Azzone’s rule lasted only nine years until his death in 1339 from gout, but during that time he enhanced the wealth and power of the city.

By joining the League of Castelbaldo, he brought the Lombardy cities of Bergamo, Novara, Cremona, Como, Lodi, Piacenza and Brescia back under the rule of Milan, establishing the city’s predominance in the region.

The bell tower of the church of San Gottardo in Corte in Milan
The bell tower of the church of San
Gottardo in Corte in Milan
He also defeated a plot to unseat him by his uncle, Lodrisio, who escaped a crackdown that saw several accomplices arrested and locked up un prison in the Castle of Monza but suffered defeat in the Battle of Parabiago, where a Milanese army led by another uncle, Luchino, was said to have been facing defeat but was saved by the divine intervention in the form of an apparition of St Ambrose on horseback, which caused the enemy army to flee.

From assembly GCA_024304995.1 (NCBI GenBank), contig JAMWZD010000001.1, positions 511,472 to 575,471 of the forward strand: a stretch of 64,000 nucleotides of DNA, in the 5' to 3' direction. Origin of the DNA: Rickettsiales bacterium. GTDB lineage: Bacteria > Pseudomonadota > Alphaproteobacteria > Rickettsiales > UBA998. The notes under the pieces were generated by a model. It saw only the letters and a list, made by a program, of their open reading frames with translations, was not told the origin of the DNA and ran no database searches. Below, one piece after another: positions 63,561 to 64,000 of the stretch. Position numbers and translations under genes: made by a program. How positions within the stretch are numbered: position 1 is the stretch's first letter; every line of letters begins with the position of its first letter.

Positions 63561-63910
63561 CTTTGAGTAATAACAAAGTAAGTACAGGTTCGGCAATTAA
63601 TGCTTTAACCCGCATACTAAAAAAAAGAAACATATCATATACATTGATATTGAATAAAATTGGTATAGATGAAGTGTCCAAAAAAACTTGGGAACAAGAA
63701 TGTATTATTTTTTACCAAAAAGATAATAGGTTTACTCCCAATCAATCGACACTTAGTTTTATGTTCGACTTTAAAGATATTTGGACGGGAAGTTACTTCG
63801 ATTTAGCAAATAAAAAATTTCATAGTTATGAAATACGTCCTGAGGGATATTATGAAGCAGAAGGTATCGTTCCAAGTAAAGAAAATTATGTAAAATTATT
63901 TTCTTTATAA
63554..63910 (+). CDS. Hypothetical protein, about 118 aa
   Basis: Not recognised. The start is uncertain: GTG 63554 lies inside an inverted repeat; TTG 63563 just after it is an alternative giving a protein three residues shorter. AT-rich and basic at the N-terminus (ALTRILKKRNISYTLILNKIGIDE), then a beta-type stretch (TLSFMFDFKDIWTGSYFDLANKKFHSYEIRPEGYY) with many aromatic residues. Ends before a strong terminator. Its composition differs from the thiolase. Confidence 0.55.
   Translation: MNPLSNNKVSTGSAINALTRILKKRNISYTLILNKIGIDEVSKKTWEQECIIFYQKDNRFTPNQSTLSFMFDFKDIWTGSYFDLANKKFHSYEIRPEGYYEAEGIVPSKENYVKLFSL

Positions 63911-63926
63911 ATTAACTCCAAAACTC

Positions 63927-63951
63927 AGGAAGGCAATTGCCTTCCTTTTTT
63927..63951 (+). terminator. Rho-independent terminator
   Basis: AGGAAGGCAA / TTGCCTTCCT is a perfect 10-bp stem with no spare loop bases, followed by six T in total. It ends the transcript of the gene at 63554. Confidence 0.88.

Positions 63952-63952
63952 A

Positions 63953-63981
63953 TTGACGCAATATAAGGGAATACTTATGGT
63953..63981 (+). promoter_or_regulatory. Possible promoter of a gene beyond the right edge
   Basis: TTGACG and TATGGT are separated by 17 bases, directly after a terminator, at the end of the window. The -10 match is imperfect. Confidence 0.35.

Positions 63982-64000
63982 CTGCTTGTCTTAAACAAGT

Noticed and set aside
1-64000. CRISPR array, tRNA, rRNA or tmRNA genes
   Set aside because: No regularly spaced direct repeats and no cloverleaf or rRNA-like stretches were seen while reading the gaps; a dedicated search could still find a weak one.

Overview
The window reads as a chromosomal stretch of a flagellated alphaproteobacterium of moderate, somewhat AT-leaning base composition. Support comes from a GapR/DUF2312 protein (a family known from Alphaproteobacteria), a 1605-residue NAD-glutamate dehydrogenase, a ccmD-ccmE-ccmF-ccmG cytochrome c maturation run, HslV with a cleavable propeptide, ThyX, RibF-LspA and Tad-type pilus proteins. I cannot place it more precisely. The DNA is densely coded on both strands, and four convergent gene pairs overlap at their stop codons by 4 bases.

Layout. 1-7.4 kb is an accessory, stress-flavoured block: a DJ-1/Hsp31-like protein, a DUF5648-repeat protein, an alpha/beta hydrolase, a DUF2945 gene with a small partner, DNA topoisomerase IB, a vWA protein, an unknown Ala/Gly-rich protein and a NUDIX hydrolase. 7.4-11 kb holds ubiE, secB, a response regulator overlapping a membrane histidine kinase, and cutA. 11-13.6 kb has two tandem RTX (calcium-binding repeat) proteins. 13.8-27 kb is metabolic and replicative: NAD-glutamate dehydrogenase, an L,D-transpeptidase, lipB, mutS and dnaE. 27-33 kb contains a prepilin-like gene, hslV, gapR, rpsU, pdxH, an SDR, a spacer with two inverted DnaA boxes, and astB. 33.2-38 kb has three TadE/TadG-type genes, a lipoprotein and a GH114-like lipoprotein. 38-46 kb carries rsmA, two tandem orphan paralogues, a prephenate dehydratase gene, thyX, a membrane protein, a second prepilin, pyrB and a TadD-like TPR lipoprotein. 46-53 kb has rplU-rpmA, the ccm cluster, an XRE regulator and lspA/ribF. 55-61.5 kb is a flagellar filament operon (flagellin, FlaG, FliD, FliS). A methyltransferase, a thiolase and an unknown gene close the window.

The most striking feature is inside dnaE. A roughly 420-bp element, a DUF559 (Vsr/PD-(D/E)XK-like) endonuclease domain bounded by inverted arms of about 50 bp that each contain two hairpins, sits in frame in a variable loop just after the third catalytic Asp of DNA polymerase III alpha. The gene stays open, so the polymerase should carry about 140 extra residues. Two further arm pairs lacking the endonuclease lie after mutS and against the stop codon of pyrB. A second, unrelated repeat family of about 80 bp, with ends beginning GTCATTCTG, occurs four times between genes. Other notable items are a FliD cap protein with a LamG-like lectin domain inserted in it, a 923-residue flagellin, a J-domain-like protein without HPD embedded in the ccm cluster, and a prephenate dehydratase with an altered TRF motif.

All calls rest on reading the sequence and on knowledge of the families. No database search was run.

Away from the battlefield, Azzone Visconti is credited with beginning an artistic renewal of Milan.

He rebuilt the Palazzo del Broletto Vecchio, opposite the Duomo, formerly the municipal seat, as Visconti palace - later the Royal Palace - and moved the town hall to the Palazzo della Ragione.

Azzone commissioned the Cremonese architect Francesco Pecorari to construct the church of San Gottardo in Corte, with an octagonal bell tower, which remains today, that was probably inspired by the drawings Giotto made for the bell tower of Santa Maria del Fiore in Florence.